It was only a matter of time for Ken Russell, with his prurient penchant for phallic symbols, to come up with an entire project around a metaphor for big swinging dicks (with various caves thrown in for good measure). Transplanted from Bram Stoker's original to modern-day Scotland, the plot kicks off with archeologist Peter Capaldi unearthing a boulder-sized, vaguely reptilian skull in one of the lands owned by young lord Hugh Grant. Turns out the land was previously (like, during ancient Roman times) the preferred site for a sacrilegious snake-worshipping cult, complete with virgins ceremoniously tossed into the maws of a gargantuan white worm. Slinky Amanda Donohoe soon materializes on the premises and, when not busy hissing venom onto crucifixes or sucking off Boy Scouts with two-inch talons, looks for sacrificial lambs to resurrect her scaly god -- virginal sisters Catherine Oxenberg and Sammi Davis will do just fine. The movie doesn't lack for Russell's trademark psychedelia (of nuns gang-raped by Roman thugs while a puppet snake coils around a writhing Christ, of Grant's pen tilting smirkily upwards during his dream of dueling garter-belted thighs), though by now he can only address his pet themes (the eruption of pagan sexuality in corseted civilization) in shrill self-parody mode. Still, the film's self-stroking campiness is almost redeemed by Donohoe's provocative-nonchalant acceptance of (and revelling in) the ridiculous, a performance as faultlessly pitched as Maria Montez's in that other serpentine classic, Cobra Woman. I still smile just remembering Donohoe's undulating room-crossing, leather-wrapped and stiletto-heeled, helplessly charmed by belly-dancin' beats. With Stratford Johns.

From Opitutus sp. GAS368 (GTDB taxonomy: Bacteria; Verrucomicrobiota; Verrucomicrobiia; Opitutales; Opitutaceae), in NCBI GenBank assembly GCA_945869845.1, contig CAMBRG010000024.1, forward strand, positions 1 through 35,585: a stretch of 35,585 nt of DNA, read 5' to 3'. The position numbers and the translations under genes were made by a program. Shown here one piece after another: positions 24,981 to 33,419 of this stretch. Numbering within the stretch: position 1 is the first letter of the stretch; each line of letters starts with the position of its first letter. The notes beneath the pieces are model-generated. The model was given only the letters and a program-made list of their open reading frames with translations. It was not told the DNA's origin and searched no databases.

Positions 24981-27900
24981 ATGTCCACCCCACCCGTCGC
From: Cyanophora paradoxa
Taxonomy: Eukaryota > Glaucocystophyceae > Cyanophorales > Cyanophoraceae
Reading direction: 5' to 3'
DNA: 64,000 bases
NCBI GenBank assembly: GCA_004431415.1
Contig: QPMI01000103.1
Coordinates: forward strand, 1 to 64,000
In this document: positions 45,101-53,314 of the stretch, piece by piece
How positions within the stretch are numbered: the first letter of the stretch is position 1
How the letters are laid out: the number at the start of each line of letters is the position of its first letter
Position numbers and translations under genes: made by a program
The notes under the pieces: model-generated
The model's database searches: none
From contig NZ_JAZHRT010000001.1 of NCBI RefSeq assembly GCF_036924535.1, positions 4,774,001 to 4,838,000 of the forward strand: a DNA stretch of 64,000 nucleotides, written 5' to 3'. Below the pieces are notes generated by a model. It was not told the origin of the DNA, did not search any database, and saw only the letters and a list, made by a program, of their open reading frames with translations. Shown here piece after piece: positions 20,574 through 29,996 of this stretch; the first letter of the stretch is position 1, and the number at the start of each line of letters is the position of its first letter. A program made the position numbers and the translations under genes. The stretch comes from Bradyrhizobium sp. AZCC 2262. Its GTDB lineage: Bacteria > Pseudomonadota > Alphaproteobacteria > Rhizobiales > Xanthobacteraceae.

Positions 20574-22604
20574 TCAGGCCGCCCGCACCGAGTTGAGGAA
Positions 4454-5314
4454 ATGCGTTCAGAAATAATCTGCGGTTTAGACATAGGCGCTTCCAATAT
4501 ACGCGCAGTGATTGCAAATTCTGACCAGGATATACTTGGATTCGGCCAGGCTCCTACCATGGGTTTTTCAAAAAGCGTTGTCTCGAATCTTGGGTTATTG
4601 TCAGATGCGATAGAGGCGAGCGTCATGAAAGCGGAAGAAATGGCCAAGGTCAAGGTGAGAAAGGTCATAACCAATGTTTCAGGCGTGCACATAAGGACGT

--- Fernando F. Croce